GREEN CINE Already a member? login
 Your cart
Help
Advanced Search
- Genres
+ Action
+ Adult
+ Adventure
+ Animation
+ Anime
+ Classics
+ Comedies
+ Comic Books
+ Crime
  Criterion Collection
+ Cult
+ Documentary
+ Drama
+ Erotica
+ Espionage
  Experimental/Avant-Garde
+ Fantasy
+ Film Noir
+ Foreign
+ Gay & Lesbian
  HD (High Def)
+ Horror
+ Independent
+ Kids
+ Martial Arts
+ Music
+ Musicals
  Pre-Code
+ Quest
+ Science Fiction
  Serials
+ Silent
+ Sports
+ Suspense/Thriller
  Sword & Sandal
+ Television
+ War
+ Westerns


Articles

Past Article

Corey Yuen: Three Decades of Action
By Sean Axmaker
February 28, 2005 - 1:28 AM PST


"Step by step, we worked our way up."

Stunt man, fight choreographer and director Yuen Kwai, or Corey Yuen, as his English credits read, has been a central figure on the Hong Kong action movie scene for most of his 30-plus-year screen career. Grounded in his training in what must be the most influential Chinese Opera Academy class ever, he and his classmates Jackie Chan, Sammo Hung and Yuen Biao worked their way up from journeyman stunt players to stars in the industry but, while his classmates found their fame in front of the camera, Yuen found his greatest success behind the scenes, from choreographing Tsui Hark's landmark Zu: Warriors of the Magic Mountain to directing such Hong Kong classics as Saviour of the Soul 1 and 2 and Fong Sai Yuk 1 and 2 to designing Jet Li's impressive action scenes in such films as High Risk and My Father is a Hero (also known as The Enforcer). He cracked Hollywood as the choreographer of Jet Li's American debut in Lethal Weapon 4 and followed Li to France for Kiss of the Dragon. He's been bouncing between Hong Kong, Hollywood and France (where he took his first directing credit outside of Hong Kong with Luc Besson's French-produced, English language actioner The Transporter) ever since.

Corey Yuen was at the 2003 Seattle International Film Festival to present his then-latest Hong Kong action film So Close. On the day of the Midnight Movie encore screening, he agreed to sit down with me for over an hour to discuss the details of his career and his recent international success. Mr. Yuen, who speaks some English, preferred to give his answers in Cantonese with interpreter James Hsu translating. Also with Mr. Yuen was his son, Seattle resident David Yuen, who helped with some of the finer points of translating movie talk.


Tell me how you got started in the Hong Kong film industry as an actor and stunt choreographer.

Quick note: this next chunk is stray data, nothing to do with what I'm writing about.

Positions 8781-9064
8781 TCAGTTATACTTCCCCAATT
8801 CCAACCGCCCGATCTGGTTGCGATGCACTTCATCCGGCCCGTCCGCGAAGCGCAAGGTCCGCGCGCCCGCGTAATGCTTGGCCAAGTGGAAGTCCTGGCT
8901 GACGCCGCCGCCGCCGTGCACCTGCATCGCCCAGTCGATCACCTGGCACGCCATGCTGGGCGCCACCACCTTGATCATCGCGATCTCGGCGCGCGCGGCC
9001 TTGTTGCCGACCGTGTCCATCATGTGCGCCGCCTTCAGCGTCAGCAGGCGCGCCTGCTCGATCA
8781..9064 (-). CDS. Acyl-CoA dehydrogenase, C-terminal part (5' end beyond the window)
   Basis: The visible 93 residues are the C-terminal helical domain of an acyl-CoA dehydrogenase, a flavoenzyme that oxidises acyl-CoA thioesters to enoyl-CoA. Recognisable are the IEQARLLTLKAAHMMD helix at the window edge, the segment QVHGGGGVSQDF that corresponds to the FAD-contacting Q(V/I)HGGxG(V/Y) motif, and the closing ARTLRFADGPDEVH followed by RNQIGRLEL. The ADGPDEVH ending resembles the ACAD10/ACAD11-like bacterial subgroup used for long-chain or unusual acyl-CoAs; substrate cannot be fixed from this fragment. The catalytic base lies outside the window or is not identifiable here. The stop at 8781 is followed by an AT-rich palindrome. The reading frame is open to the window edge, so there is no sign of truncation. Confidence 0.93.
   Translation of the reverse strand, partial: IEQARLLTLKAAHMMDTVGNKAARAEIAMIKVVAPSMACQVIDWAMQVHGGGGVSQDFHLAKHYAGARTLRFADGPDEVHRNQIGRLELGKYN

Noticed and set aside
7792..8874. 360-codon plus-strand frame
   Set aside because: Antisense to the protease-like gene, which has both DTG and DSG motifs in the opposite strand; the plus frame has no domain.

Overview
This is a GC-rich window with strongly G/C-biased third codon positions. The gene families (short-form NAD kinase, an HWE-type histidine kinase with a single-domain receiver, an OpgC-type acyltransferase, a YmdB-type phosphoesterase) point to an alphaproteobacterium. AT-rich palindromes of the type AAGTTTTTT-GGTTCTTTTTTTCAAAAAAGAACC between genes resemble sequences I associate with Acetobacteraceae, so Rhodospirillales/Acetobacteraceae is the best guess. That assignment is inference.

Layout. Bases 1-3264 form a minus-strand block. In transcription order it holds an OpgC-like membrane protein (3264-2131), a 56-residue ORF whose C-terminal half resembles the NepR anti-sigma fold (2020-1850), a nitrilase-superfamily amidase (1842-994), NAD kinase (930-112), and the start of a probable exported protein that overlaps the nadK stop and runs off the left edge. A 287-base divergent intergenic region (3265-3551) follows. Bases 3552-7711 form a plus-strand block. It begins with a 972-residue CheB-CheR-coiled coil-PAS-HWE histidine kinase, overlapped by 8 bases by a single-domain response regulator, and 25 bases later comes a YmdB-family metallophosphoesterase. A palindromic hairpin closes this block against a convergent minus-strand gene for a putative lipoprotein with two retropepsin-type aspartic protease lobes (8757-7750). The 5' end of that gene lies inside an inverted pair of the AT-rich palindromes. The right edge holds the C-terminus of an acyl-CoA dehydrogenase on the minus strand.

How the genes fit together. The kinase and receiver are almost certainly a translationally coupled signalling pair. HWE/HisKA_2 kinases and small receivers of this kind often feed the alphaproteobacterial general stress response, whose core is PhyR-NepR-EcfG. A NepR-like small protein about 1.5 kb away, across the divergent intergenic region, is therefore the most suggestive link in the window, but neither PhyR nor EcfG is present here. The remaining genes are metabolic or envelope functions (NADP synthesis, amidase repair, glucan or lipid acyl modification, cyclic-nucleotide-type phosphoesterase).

Originally I didn't even think of movie-making. Of course, you have heard of Jackie Chan and Sammo Hung and Yuen Biao. We were in the Chinese Opera Academy together. After we graduated, we were unemployed and went to the studio to be warriors or swordsmen. Of course, we were cut down right there. I remember my first film with Jackie Chan. Both of us were collaborators. After we spent some time in the movie industry, the thought of becoming action directors came into our minds and, step by step, we worked our way up. Then a producer made me a director. That's how we got started.

Even after you established yourself as a director, you continued to serve as an action director on other people's films.

When I direct my own movies, I am the choreographer. In other movies, directors ask me to be their choreographer. In Hong Kong, movie-making suffers from tight budgets, so sometimes, when I am the director, if there is a role I could play myself, of course, that is a money-saving move. That's why I act at the same time. Of course, other people ask me to act in their films too.

What kind of collaboration is that, to work on someone else's movie, after having been a director yourself?

When another director asks me to be their choreographer, mentally, they are already prepared: they know I myself am a director. So they would show me the script first and I will review each action scene. Sometimes I would make a suggestion: "In this drama, can you change it to conform to my action?" This happened quite a lot. So even on the dramatic sections I would discuss it to see how it can be expressed more fully. That's a common occurrence.

When you approach the martial arts sequence, do you treat it as part of the drama? Do you try to express the character through the dramatic action?

Yes, of course. This is the way it happens, because the director of the dramatic sections does not necessarily know the martial arts actions. So I will make suggestions. If this person is going to make this action, mentally, he should be doing that. For example, we are sitting in this room here. Of course, in the fighting scene, that part was not thought out by the drama director and I would think, "If I took this pole here [points to a post in the room, about the diameter of a fighting staff] and used it to fight, would it make it better?" So in advance, the drama director should introduce the fact that this character is very good at fighting with this kind of pole. You have to establish these things. Of course, this is just one example.